' * * * It must be remembered that the association (Book Store) is not, in contemplation of law, a division or part of the university. The university as such does not own any interest in the association, is not responsible for its debts, is not entitled to any part of its earnings, and takes no part in conducting and managing its affairs. * * * The members of the faculty of the university, as such, were not charged with the duty of conducting the affairs of the association.'5
This is in sharp contrast with the facts here. If anybody owns the Catholic Education Press, The Catholic University owns it. As we have said, The University collects and retains its earnings, pays its debts, and manages its affairs. The trustees and officers of the University are charged with the duty of conducting the affairs of the Press; in the Stanford case there was no such duty.
If The Catholic University of America, in its own name, should engage in activities identical with those of its subsidiary, the Catholic Education Press, we suppose its right to exemption from taxation on the personal property used in such activities would not be questioned. We see no reason for denying the exemption to the University merely because it chooses to do the work through a separate non-profit corporation.
STEPHENS, Chief Judge, concurs in the result.
EDGERTON, Circuit Judge.
I dissent for the reasons stated in the former opinion of the court, reversing the Board, which was filed in November 23, 1951. That opinion, now superseded, was as follows:
'Congress has provided that in the District of Columbia 'The following personal property shall be exempt from taxation. First. The personal property of all library, benevolent, charitable, and scientific institutions incorporated under the laws of the United States or of the District of Columbia and not conducted for private gain.' 37 Stat. 1006, D.C. Code 1940 § 47-1208. * * *'The Press is a non-stock, non-profit corporation organized under 31 Stat. 1283, 1284, D.C. Code 1940 Title 29, Chap. 6. Its object as stated in its charter is 'the preparation, publication and distribution of educational, literary, scientific, or religious matter.' As the Board found, the Press 'has published and sold various books on education, religion, history and logic, all from a Catholic point of view; also a series of spellers of some, but not much religious content, and phonograph records of Gregorian chants.' It publishes the Catholic Educational Review, a monthly periodical whose purpose is to give advice to school teachers and administrators and discuss problems of interest to educators. It also sells books on commission for one individual. It does no printing.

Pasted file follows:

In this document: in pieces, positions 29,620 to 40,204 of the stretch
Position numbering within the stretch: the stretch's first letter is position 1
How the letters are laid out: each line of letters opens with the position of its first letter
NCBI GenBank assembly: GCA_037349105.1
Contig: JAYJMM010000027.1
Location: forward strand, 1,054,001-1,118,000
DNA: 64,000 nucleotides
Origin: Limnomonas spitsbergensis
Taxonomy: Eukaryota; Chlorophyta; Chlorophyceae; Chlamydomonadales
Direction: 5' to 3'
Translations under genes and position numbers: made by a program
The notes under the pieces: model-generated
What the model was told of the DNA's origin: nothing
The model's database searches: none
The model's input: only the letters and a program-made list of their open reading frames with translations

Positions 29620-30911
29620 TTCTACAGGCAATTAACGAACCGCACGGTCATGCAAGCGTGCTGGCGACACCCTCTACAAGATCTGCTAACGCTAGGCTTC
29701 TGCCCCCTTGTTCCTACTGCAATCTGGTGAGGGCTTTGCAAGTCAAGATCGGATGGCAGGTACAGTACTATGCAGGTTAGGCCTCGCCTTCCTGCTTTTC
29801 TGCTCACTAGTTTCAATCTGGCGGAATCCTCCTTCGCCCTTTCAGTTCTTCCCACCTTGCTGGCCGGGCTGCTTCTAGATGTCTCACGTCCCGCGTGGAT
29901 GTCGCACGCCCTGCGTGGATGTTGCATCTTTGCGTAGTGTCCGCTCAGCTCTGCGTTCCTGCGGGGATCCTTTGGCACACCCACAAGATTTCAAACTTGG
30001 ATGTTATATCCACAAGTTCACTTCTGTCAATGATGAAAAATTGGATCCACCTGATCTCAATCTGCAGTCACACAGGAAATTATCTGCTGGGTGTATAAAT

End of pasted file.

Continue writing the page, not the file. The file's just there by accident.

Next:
'The Press does not contend that it is either a library, a benevolent institution, or a charitable institution. It contends and the Board found that it is a scientific institution. We think the evidence does not support this finding. The fact that a publishing house specializes in educational, scientific and religious works does not make it what any one would ordinarily call a scientific institution or, for that matter, an educational institution. The 'assumption that the meaning of the term does not depend on usage but can be found by analysis' is erroneous. Dissent in Mitchell v. Cohen, 82 U.S.App.D.C. 83, 89, 160 F.2d 915, 921, reversed, 333 U.S. 411 (68 S.Ct. 518, 92 L.Ed. 774). No doubt Congress might have used the term 'scientific institutions' in some extraordinary sense, but nothing in the context or elsewhere suggests that it did so.
'The Press is associated with the Catholic University of America. It has the same officers as the University and its trustees are the Executive Committee of the Board of Trustees of the University. The Press has no bank account. The General Accounting Office of the University takes charge of its receipts, makes its disbursements, and keeps its accounts. During the first year of its operation the Press had a deficit which was covered by advances from the University. But the record shows that the Press and the University are distinct entities in substances as well as form. The University makes a charge to the Press for keeping its accounts. The Press has regarded advances from the University as loans and has repaid them in part from the profits of a subsequent year. Except by way of 'advances', no funds other than those of the Press are shown to have been used in paying Press bills. And the Press 'is not * * * the publishing arm of the University. That is a corporation known as the Catholic University of America Press.'